Parents have a significant influence on the societal norms, values and behaviour learned by their children. Permissive parental rule setting and monitoring has been shown to relate to a greater likelihood of children engaging in health-compromising behaviours such as smoking tobacco and drinking alcohol. Tobacco smoking and alcohol consumption are of particular concern for Pacific youth - although smoking rates have been declining over time, they are still twice as likely to be regular smokers as their non-Pacific, non-Māori peers, and more likely to report drinking five or more alcoholic drinks in one session. To deter Pacific youth from taking up smoking or engaging in excessive alcohol consumption and, therefore, reduce health inequalities arising from such substance use, it is important to understand the relationships with protective factors such as parental monitoring.
HPA’s Youth Insights Survey (YIS) is a key source of New Zealand data on adolescent substance use. The YIS monitors Year 10 students’ behaviours, attitudes and knowledge on health-related topics, including tobacco smoking, alcohol consumption, and protective factors such as parental monitoring.
Five items from the 2012 YIS relating to parental monitoring were examined for this analysis: “my parents or caregivers generally know what I spend my pocket money on”, “my parents or caregivers often have no idea of where I am, when I am away from my home”, “my parents or caregivers know about my school life (eg, my teachers, my grades)”, “my parents or caregivers would be upset if I was caught smoking cigarettes/ tobacco” and “if I break any important rules that my parents or caregivers have set I always get into trouble”.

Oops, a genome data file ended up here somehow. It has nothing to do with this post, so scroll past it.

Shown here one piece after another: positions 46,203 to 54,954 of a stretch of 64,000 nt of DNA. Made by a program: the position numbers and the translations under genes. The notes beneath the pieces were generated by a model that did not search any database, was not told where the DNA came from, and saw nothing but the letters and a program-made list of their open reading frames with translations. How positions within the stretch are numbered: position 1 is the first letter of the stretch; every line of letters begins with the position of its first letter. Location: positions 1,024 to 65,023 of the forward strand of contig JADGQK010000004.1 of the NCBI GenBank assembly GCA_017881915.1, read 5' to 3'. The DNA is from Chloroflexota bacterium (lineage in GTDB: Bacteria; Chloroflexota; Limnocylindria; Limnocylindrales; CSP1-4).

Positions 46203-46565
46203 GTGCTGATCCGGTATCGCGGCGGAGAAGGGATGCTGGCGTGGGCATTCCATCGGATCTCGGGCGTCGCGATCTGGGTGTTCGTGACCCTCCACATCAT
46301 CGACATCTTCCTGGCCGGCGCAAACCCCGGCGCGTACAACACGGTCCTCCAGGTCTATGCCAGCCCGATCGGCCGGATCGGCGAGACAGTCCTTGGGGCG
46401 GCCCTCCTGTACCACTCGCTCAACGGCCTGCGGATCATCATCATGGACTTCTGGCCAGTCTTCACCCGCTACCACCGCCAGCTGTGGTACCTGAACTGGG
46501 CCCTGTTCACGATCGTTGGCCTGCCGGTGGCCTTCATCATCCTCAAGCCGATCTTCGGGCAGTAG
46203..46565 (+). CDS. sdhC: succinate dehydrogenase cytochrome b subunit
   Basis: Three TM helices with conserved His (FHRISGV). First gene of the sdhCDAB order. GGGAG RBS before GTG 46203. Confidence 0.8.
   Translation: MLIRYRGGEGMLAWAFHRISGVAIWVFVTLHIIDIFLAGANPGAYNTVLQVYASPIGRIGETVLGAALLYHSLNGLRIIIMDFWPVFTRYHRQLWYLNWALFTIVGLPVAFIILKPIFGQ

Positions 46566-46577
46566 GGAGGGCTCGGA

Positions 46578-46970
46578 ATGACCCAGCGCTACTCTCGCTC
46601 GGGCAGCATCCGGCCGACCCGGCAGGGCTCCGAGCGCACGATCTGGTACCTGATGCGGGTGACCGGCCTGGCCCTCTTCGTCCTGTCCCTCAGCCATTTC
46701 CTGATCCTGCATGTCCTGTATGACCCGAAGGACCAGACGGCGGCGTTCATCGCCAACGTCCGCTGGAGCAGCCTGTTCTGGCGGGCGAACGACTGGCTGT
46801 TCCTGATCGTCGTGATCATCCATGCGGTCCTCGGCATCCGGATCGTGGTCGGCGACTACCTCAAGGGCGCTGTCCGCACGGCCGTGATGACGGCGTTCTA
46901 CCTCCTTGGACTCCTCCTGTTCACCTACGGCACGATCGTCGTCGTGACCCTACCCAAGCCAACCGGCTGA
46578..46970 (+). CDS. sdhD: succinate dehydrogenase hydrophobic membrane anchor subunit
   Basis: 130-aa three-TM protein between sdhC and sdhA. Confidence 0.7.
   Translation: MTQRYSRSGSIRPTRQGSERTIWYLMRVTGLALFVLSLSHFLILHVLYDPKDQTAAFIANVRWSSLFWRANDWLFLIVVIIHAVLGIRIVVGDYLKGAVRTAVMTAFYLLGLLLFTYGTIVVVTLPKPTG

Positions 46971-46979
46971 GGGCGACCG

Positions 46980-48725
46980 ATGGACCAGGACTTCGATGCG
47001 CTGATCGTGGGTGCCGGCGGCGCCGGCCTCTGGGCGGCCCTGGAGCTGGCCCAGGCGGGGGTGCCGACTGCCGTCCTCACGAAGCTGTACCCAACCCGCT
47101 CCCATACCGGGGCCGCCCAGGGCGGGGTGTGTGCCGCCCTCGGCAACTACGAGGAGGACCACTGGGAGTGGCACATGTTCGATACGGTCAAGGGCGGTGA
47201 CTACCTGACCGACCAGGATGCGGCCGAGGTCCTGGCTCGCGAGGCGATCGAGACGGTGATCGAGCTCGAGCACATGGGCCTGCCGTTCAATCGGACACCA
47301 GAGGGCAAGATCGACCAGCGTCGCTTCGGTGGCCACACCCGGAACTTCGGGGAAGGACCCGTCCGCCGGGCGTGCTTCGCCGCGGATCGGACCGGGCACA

Respondents were asked if they agreed or disagreed with each statement, but could also answer that they didn’t know. The statements did not have sufficient internal consistency to be grouped into a combined scale, therefore each was examined separately. Agreement with each statement was compared against smoking status and risky drinking status. Risky drinking was defined as consuming five or more alcoholic drinks in one session. To reduce the risk of injury from alcohol consumption, HPA’s advice is no more than five standard drinks in a single occasion for men and no more than four in a single occasion for women (Health Promotion Agency, 2014). Drinking five or more alcoholic drinks in one session is therefore a high-risk behaviour for Year 10 students. Analysis was restricted to those students who reported a Pacific ethnicity (n = 400). Ethnicity was coded in accordance with ethnicity data protocols (Ministry of Health, 2004) and multiple ethnicities were allowed.
• One in eight (13%) Pacific Year 10 students were current smokers, while nearly one-quarter (22%) had engaged in risky drinking in the past month.
• Monitoring of expenditure and whereabouts by parents, as well as parental anti-smoking expectations, were associated with both smoking and risky drinking behaviour among Pacific youth. Those who had never smoked nor ever engaged in risky drinking were more likely to have parents who monitored their expenditure, monitored their whereabouts when they were not at home, and would be upset if they were caught smoking, than their smoking and risky drinking peers.
• Parental concern about education and parental rule enforcement showed different patterns for smoking compared with risky drinking behaviour. Parental concern about education was a predictor for smoking status (never smokers were more likely than current smokers to have parents who knew about their school life), but not for risky drinking. On the other hand, parental rule enforcement was a predictor for risky drinking (those who had never engaged in risky drinking were more likely than past-month risky drinkers to get into trouble for breaking parental rules), but not for smoking.